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Russia and U.S. Remove Nuclear Material From Vietnam

VIENNA — The United States and Russia have helped ship out nearly 16 kilograms of highly enriched uranium from Vietnam as part of a global campaign to reduce the use of nuclear fuel that could also provide material for bombs.

The move — making Vietnam the 11th country from which all highly enriched uranium has been removed in the last four years — was announced during a meeting in Vienna on how to prevent potential bomb ingredients from falling into the wrong hands.

There are about 1,440 tons of highly enriched uranium and 500 tons of plutonium stockpiled and in nuclear arms globally, says the Nuclear Security Governance Experts Group (NSGEG) lobby group. Most of it is under military guard but some for civilian uses is less stringently secured.

Analysts say radical groups could theoretically build a crude but deadly nuclear weapon if they had the money, technical knowledge and materials needed.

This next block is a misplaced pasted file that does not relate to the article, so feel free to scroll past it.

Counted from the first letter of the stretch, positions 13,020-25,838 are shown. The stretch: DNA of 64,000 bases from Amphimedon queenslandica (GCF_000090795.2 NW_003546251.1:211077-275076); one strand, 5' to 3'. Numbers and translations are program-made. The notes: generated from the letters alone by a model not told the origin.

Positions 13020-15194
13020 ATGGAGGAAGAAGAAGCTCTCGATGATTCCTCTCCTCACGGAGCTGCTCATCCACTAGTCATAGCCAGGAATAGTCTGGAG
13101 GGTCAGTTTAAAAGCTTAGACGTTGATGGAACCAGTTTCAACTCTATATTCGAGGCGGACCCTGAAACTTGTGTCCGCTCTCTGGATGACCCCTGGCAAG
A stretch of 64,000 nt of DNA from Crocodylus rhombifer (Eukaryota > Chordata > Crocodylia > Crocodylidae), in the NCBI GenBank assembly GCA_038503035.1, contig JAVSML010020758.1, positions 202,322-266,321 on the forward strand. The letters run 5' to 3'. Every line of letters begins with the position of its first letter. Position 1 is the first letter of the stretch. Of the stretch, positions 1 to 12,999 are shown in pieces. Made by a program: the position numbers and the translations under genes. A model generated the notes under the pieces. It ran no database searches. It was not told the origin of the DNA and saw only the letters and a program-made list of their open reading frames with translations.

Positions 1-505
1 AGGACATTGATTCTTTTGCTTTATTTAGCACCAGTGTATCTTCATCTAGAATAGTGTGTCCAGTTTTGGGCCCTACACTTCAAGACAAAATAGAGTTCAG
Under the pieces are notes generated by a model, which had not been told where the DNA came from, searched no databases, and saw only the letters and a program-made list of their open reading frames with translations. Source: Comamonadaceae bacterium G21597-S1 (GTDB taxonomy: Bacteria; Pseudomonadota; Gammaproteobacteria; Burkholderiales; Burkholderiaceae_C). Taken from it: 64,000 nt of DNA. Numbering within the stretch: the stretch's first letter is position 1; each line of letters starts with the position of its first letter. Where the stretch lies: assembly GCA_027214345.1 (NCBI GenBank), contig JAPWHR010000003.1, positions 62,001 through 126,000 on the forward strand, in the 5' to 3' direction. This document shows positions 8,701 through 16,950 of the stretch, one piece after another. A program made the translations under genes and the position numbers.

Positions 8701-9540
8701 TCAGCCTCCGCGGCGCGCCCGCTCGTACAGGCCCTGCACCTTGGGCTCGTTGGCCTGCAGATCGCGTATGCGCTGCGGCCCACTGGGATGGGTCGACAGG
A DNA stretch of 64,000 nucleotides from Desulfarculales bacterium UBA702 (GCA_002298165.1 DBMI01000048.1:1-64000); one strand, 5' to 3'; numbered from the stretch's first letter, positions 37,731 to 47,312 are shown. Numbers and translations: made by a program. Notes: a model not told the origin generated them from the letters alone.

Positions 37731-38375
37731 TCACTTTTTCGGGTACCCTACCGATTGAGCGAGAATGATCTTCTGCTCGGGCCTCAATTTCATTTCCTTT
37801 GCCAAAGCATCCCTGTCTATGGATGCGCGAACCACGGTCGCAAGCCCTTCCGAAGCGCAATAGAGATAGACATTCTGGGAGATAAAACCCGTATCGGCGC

"With this accomplishment [in Vietnam], we will have removed nearly all highly enriched uranium from Southeast Asia," U.S. Energy Secretary Ernest Moniz said. The material, he said, will be downblended into low-enriched uranium to fuel power reactors.

But, "highly enriched uranium still exists in too many places where there are viable alternatives," said Moniz.

The first uranium shipment from Vietnam's Dalat Nuclear Research Institute to Russia, where it originally came from, took place six years ago, and there was a second delivery this month, Russian envoy Grigory Berdennikov said.

The UN nuclear agency and Canada also provided assistance.

In the previous such case, the White House said in April that the United States and its allies secured 68 kilograms of highly enriched uranium from the Czech Republic.

Obtaining weapons-grade fissile material poses the biggest challenge for militant groups, so it must be kept secure both at civilian and military facilities, experts say.

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